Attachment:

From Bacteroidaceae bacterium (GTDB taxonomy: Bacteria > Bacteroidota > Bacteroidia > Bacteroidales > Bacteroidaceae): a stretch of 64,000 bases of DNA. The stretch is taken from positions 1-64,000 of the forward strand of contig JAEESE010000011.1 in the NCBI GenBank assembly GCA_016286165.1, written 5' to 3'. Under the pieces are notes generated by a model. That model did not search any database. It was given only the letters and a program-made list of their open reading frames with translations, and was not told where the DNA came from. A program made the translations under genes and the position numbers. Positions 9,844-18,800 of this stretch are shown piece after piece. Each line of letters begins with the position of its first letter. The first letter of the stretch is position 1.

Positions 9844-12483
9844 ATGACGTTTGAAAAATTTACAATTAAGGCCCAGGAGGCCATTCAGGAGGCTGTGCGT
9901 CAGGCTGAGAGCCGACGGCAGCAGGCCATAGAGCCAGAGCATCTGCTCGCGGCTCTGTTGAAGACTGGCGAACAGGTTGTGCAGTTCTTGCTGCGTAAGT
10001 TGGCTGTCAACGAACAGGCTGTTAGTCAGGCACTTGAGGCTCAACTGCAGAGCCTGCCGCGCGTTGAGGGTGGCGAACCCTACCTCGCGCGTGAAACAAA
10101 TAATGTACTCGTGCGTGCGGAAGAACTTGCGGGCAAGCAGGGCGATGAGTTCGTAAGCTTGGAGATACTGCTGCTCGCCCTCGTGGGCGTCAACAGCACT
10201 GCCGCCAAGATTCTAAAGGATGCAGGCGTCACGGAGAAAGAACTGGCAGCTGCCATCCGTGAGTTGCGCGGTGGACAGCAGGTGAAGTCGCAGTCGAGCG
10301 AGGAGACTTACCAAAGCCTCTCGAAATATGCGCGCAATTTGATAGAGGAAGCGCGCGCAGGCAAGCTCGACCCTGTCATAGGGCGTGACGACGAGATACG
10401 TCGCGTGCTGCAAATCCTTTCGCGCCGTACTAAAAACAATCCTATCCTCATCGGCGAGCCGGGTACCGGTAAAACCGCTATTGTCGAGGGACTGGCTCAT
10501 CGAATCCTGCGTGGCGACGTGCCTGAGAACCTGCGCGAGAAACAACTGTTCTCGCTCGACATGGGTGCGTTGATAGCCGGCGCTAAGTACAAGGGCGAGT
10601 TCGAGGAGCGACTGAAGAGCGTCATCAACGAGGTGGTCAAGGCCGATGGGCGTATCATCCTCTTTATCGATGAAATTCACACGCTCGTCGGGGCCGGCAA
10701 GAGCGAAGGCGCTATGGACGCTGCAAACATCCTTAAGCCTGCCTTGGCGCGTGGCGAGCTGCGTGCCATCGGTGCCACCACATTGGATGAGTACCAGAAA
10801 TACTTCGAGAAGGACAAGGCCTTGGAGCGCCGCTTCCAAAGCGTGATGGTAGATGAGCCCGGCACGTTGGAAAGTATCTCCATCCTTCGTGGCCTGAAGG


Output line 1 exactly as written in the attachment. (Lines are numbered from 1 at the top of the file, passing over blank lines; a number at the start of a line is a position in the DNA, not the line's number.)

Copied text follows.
From Bacteroidaceae bacterium (GTDB taxonomy: Bacteria > Bacteroidota > Bacteroidia > Bacteroidales > Bacteroidaceae): a stretch of 64,000 bases of DNA. The stretch is taken from positions 1-64,000 of the forward strand of contig JAEESE010000011.1 in the NCBI GenBank assembly GCA_016286165.1, written 5' to 3'. Under the pieces are notes generated by a model. That model did not search any database. It was given only the letters and a program-made list of their open reading frames with translations, and was not told where the DNA came from. A program made the translations under genes and the position numbers. Positions 9,844-18,800 of this stretch are shown piece after piece. Each line of letters begins with the position of its first letter. The first letter of the stretch is position 1.